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Strong quake hits Japan, triggering small tsunami

A Tokyo Electric Power Co. employee measures the radiation in the air as workers prepare materials which will be used to create a frozen underground wall to surround the crippled reactor buildings at TEPCO's Fukushima Daiichi Nuclear Power Plant on Wednesday, July 9, 2014. A strong earthquake on Friday, July 11, 2014, shook northeast Japan where the Fukushima plant is located and where a 2011 earthquake and tsunami caused widespread devastation.

TOKYO — A strong earthquake hit Japan's northern coast Saturday near the nuclear power plant crippled in the 2011 tsunami. At least one person was injured and a small tsunami was triggered, but no damage was reported.

Japan's Meteorological Agency said the magnitude-6.8 quake struck 6 miles below the sea surface off the coast of Fukushima. The 4:22 a.m. quake shook buildings in Tokyo, about 120 miles southwest of the epicenter.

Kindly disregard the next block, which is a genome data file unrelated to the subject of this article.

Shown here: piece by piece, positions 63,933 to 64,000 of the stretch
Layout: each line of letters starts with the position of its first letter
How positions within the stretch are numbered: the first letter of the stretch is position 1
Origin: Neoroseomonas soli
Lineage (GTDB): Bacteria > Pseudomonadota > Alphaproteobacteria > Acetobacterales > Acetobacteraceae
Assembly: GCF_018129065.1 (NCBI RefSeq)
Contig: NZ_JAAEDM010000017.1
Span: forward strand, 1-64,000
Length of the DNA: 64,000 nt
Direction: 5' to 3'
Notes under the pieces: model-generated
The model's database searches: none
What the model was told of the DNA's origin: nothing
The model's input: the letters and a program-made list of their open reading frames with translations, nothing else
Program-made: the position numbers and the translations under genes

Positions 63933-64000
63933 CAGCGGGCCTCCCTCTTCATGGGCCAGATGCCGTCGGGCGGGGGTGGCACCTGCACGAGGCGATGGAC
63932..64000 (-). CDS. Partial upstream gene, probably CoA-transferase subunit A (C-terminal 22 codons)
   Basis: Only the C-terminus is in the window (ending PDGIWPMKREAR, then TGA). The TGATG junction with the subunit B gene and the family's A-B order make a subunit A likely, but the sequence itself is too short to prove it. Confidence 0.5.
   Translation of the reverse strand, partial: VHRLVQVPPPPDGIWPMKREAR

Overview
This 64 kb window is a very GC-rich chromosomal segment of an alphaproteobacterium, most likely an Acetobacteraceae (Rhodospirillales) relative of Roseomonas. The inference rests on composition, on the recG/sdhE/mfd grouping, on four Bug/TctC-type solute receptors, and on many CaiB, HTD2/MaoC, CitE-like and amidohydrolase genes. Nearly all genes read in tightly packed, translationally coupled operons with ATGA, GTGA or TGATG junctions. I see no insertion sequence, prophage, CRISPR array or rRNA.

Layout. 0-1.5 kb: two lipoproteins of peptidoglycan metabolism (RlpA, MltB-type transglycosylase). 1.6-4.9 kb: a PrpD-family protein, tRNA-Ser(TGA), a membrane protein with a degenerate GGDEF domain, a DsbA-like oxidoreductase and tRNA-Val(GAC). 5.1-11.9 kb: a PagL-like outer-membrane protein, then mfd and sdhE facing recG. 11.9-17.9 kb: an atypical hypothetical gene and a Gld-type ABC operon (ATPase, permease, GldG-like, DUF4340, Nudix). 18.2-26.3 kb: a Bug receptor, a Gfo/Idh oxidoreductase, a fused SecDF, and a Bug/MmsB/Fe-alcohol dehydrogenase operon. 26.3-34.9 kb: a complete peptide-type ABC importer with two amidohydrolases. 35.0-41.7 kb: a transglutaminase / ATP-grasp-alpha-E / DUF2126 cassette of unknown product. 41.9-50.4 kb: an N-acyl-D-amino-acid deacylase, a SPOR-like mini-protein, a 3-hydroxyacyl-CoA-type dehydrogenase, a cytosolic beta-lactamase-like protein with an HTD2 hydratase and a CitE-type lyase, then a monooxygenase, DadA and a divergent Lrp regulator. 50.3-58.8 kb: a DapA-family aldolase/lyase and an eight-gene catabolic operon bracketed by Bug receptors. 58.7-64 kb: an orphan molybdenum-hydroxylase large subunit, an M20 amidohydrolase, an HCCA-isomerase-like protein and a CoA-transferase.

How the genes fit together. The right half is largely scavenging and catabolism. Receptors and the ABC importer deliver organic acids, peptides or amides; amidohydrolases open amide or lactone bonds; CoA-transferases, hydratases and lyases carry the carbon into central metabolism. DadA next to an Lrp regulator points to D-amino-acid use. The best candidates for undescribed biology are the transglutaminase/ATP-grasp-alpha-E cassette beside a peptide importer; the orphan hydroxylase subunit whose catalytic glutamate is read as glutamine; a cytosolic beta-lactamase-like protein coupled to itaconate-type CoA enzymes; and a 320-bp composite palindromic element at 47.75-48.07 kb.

A 8-inch tsunami reached the coast of Ishinomaki Ayukawa and Ofunato about 50 minutes after the quake. Smaller waves were observed at several other locations along the coast, but changes to the shoreline were not visible on television footage aired by public broadcaster NHK.

In Fukushima, a 68-year-old woman fell down some stairs and broke her leg, according to the prefectural police.

Eight towns devastated by the March 2011 earthquake and tsunami, including Rikuzentakata, Higashi Matsushima and Otsuchi, issued evacuation advisories to thousands of households along the northern coast, along with schools and community centers.

All tsunami and evacuation advisories were lifted about two hours after the quake.

Fukushima Dai-ichi — the plant decimated in the 2011 disaster — and two other nuclear power plants, along with other nuclear facilities along the coast, found no abnormalities, and their reactors and fuel storage pools were being cooled safely, according to the Nuclear Regulation Authority.

Tokyo Electric Power Co., which operates Fukushima Dai-ichi, instructed plant workers along the coast to retreat to higher ground.

The 2011 disaster killed about 19,000 people and triggered multiple meltdowns at the Fukushima plant. More than 100,000 people are still unable to go home due to fear of radiation contamination from the plant.
 

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